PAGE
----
And suddenly there was with the angel a multitude of the heavenly host praising God and saying,  ‘Glory to God in the highest, and on earth peace among those with whom he is pleased!’ (Luke 2:13-14, ESV)
After the angels announced the birth of Jesus in Luke 2, a heavenly host erupted in praise declaring, “Glory to God in the highest!” They were glorifying God for His work, in this case redemptive work of sending the promised Messiah in Jesus. The works of God in nature also redound to the glory of God.
The now late outspoken atheist Christopher Hitchens said,
Religion has run out of justifications. Thanks to the telescope and the microscope, it no longer offers and explanation of anything important (Christopher Hitchens, God is not Great, 282).
One man would beg to differ. The man’s name is Wilson Bentley (1865-1931).* Bentley was taken by Job 38:22 which speaks about “the treasures of the snow” (KJV). At 14, Bentley already showed a scientific bent. Bentley’s mother, a school teacher, gave him a microscope. He used it to observe anything that fit under the lens. Later in his life, Bentley said he felt compelled to proclaim the Great Designer’s glory through the microscope. He recounted,
I became possessed with a great desire to show people something of this wonderful loveliness, an ambition to become in some measure, its preserver.
What was Bentley talking about? He was talking about the snowflake. When he first began observing snowflakes, he expected them all to look the same. He was surprised to learn that they were all different. Bentley concluded that, to the best of his knowledge, no snowflake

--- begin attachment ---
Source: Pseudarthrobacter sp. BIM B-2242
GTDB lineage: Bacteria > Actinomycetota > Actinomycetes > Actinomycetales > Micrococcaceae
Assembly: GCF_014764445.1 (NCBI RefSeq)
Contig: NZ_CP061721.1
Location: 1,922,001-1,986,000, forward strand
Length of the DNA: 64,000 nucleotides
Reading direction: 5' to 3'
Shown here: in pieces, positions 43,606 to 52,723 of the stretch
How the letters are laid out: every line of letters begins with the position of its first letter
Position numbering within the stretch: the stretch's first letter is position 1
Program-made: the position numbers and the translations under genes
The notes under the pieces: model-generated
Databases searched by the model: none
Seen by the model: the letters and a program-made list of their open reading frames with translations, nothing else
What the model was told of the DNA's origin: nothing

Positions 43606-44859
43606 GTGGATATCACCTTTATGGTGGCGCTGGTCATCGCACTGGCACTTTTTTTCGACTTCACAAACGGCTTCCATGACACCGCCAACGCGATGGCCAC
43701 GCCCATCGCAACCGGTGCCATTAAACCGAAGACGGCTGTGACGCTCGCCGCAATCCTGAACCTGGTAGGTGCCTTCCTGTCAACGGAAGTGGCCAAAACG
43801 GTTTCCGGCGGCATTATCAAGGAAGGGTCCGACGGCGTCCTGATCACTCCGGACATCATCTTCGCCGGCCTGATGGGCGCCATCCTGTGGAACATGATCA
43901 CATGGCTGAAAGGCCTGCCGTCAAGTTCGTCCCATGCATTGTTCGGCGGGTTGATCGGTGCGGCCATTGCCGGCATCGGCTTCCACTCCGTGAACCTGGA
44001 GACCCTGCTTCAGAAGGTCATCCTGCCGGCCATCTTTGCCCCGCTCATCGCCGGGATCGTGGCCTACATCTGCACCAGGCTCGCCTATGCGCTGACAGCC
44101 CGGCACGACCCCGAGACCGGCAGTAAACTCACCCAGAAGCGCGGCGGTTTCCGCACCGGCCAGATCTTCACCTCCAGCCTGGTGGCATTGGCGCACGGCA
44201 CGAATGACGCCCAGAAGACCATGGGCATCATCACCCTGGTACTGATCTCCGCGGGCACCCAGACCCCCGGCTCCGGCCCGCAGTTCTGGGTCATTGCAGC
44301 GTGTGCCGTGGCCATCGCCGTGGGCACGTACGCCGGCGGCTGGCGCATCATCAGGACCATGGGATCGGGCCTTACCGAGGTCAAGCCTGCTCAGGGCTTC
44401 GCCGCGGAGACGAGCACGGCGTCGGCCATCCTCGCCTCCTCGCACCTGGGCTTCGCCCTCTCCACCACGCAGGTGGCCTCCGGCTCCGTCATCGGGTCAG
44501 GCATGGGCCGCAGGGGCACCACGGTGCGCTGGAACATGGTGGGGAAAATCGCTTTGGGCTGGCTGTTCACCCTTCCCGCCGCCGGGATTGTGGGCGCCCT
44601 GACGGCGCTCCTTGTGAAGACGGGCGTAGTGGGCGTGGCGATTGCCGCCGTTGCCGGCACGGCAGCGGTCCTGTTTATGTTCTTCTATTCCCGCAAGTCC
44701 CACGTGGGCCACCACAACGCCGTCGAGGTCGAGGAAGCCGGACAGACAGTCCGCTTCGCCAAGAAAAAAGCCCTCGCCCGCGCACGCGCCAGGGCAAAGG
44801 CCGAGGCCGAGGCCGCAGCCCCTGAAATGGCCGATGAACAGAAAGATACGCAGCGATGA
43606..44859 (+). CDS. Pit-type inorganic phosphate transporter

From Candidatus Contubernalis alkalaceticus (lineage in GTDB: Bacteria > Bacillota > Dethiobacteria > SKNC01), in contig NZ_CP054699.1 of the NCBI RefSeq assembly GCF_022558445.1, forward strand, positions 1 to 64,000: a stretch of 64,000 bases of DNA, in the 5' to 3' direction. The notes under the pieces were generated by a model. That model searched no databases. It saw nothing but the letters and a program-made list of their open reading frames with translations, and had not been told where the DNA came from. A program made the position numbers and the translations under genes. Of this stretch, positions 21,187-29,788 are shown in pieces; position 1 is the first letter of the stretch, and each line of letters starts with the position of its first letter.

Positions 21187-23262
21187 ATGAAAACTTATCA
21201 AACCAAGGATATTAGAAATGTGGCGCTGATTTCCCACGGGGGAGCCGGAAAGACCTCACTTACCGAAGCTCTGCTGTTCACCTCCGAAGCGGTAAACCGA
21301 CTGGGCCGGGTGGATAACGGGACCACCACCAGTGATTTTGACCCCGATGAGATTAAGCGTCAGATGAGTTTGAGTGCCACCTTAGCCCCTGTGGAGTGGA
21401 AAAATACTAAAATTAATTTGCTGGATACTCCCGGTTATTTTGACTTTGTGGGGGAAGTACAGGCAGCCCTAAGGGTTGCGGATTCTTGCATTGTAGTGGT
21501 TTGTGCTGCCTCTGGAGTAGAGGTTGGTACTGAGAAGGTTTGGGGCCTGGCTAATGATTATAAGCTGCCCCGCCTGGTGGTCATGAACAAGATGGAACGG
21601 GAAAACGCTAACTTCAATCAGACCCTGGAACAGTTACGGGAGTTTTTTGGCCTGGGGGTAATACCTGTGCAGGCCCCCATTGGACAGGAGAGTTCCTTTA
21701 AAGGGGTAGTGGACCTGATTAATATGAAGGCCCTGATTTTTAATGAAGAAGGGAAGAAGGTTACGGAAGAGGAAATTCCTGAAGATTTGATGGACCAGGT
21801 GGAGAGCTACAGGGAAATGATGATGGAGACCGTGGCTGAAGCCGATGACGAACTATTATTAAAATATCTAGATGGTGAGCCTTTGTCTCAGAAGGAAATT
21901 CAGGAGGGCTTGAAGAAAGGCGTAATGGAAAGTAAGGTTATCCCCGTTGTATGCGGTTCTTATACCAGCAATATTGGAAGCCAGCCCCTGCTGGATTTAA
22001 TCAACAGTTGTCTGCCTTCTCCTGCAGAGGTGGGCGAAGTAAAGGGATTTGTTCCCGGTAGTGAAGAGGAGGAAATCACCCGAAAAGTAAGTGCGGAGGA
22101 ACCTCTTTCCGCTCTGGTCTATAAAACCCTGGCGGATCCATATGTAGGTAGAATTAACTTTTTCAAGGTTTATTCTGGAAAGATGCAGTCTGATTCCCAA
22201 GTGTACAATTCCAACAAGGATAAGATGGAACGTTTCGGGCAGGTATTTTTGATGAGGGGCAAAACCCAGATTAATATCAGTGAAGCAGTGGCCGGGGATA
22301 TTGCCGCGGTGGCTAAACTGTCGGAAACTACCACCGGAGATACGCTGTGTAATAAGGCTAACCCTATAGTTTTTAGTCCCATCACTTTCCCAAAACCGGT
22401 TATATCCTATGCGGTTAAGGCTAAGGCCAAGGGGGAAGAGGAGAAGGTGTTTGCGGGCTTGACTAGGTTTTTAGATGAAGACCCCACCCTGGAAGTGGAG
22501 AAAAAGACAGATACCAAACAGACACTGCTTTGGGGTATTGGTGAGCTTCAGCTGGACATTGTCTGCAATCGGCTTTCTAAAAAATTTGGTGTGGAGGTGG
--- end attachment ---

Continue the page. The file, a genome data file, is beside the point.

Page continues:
was an exact duplicate of any other snowflake!
with profound humility, we acknowledge that the Great Designer is incomparable an unapproachable in the infinite prodigality [extravagance] and beauty of His works.
Turns out that the combination of water molecules, air currents, temperature, and humidity make it extremely unlikely that one snowflake will resemble another—much like a human fingerprint. Bentley explained that the matchlessness of each snowflake
can only be referred to the will and pleasure of the Great First Cause, whose works, even the most minute and evanescent, and in regions the most removed from human observation, are altogether admirable.
So taken by their beauty, Bentley began to draw snowflakes when he was 15 but they melted before he could finish. He learned about a camera that could be used with a microscope. He bought it when he was 17. A year after he bought the camera—he did it! He took a picture of a snowflake; the first one ever taken. It was tedious work. Even with a camera, the snowflakes would melt or break like glass depending on the temperature. Over the years, he managed to take many pictures of snowflakes capturing their unique beauty.
The beautiful seasons give us cause to join the heavens as they declare the glory of God. Thanks to William Bentley, we now know that the white stuff that falls from the sky is made up of intricate little masterpieces called snowflakes. These snowflakes are another reason to proclaim the glory of our powerful Creator. This brings us back to the angelic proclamation of the good news of Jesus’ birth and the heavenly choir. The Christmas season is a time when we ought to give glory to God not only for His handiwork displayed in the snowflake but supremely for the first advent of His Son, Jesus Christ. This is the work of our Divine and gracious Redeemer. With the heavenly host, we too should exclaim, “Glory to God in the highest!”
*Taken from Jerry Bergman, “Snowflake Bentley: Man of Science, Man of God,” Acts & Facts (December 2011), 12-14.